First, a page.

The App-V Virtual Device Driver: Really!!!!

I’m not sure why I never thought of this before.  All of the pieces were right there in front of me for a while, but it didn’t click until today.

Today I created my first Virtual Device Driver with App-V!!!!

OK.  Time for the fine print:

The driver isn’t really virtualized, I just make it only exist when it needs to and then goes away so that other software doesn’t know that it is there.


So how does this work?

First, you need an app that has a device driver associated with it that you can virtualize if you deploy the driver separately.

But what is a driver?  A specialized piece of software that runs inside the kernel.  Typically delivered as a “.sys” file, it sometimes is also delivered with an inf file that explains how to install it.  We can’t virtualize stuff running inside the kernel with App-V, but we can virtualize the control, which is what I will demonstrate in this blog post.

You see, most of the drivers associated with a user mode app that you want to virtualize can actually be started and stopped at will.  Drivers that can’t be started and stopped at will are things that are always processing stuff, but if your virtual app isn’t running then it isn’t processing stuff and no other app is going to trigger it to do work either, then maybe we can start/stop it at will.

In fact, it probably is due to the stupidity of MSI that we don’t consider this.  Packers never actually see the thing that does a driver install. Additionally, MSI generally will install or uninstall a driver, but starting/stopping it is unusual.

And this confuses a lot of IT experts.  For example, if you read up on IT Ninja on the app used in this blog (Wireshark and the WinPCap driver), you’ll see a bunch of experts explain that after you install the driver, you must reboot before you can run Wireshark.

Bullocks I say!  You just have to start the driver first.  Rebooting is the lazy man’s way of starting the driver. OK.

So a bit about both drivers and windows services.  Ultimatly, both store registration information in the same place — the HKLM\System\CurrentControlSet\Services key.  Both drivers and services use a key under this location with the name of the driver or service to store their parameters.  In fact, drivers are just a special case of services as far as windows is concerned.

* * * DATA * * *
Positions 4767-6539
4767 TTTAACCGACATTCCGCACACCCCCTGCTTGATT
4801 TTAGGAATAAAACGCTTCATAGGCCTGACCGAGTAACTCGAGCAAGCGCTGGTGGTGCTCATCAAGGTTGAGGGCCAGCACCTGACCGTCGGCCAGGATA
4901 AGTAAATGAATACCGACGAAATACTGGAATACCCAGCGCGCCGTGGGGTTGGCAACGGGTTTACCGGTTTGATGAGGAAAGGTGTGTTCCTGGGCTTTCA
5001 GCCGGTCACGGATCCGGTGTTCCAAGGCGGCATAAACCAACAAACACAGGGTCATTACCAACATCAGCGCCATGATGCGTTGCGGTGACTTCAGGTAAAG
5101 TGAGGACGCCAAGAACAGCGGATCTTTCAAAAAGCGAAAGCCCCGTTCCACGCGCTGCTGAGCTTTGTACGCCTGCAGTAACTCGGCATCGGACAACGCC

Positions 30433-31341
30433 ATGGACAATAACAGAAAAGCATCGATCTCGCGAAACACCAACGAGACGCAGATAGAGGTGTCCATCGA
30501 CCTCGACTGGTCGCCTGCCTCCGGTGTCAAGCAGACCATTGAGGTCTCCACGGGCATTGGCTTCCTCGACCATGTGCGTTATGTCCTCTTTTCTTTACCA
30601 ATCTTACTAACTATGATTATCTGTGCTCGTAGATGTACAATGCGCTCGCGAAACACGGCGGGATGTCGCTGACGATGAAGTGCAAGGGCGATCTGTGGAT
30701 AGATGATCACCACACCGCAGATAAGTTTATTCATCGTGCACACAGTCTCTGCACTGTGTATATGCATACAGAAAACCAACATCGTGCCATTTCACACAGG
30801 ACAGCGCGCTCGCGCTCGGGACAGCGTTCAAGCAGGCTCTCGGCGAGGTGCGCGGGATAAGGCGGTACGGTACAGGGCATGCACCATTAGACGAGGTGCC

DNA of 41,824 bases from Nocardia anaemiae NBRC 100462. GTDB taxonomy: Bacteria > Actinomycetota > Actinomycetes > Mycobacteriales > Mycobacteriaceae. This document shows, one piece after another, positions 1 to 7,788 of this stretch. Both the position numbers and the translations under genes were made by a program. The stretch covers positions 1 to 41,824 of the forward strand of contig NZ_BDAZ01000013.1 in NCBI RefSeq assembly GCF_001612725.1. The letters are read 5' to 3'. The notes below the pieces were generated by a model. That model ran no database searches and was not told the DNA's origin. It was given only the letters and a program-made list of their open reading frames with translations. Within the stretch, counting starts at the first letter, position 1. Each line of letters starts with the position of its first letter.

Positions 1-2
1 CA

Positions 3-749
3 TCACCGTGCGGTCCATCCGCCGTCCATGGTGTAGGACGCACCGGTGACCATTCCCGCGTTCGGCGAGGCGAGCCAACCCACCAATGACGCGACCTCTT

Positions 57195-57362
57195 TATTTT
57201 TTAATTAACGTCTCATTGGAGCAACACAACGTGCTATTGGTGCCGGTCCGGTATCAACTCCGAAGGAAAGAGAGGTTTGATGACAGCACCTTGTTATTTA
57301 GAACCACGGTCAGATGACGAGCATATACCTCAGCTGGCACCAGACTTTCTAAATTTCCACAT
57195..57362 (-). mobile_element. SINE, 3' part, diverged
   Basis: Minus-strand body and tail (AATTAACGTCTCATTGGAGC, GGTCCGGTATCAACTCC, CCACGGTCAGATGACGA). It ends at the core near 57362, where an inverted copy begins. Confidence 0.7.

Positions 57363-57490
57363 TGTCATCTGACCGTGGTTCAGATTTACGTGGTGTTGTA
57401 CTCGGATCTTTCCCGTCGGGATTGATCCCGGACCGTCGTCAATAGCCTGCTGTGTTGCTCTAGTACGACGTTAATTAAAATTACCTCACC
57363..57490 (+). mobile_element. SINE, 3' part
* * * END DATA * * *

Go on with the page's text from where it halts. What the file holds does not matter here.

Both may be created, controlled, and removed using the sc.exe utility.  It’s just that drivers run in the kernel (as a kernel thread of the System process (processed 4, or 8 on DataCenter), and services run either as a user mode thread in one of the svchost processes (when delivered as a dll), or as a separate process (when delivered as an exe).

[Side note: Why are there a bunch of svchost processes?  Because each houses services that run under the same security context; one for Local System, one for Network System, etc.]

Part 1: Creating a Silent Driver Installer/Controller for our package!

We want to use App-V 5 to virtualize Wireshark and dynamically deliver the WinPCap driver.

In the past, we might have natively installed WinPCap, and then virtualized Wireshark.  But maybe you consider a driver with an open interface so that another program can snoop in on all of the TCP/IP traffic on the PC a security issue so you only want it enabled when it really has to be.  I think we got you covered here.

With some applications there is a nice separate device driver installer, but in others you must create your own. WinPCap is a separate install driver, but unfortunately one of the annoying things about the WinPCap installer is that is does not have a silent install option.  Apparently, once upon a time it did but the developers got annoyed with third party products silently dropping it on peoples systems without telling them, so they removed it.  It is an exe based installer without the typical “/s” option.  So we’ll have to create our own.  This turns out to be easier than expected!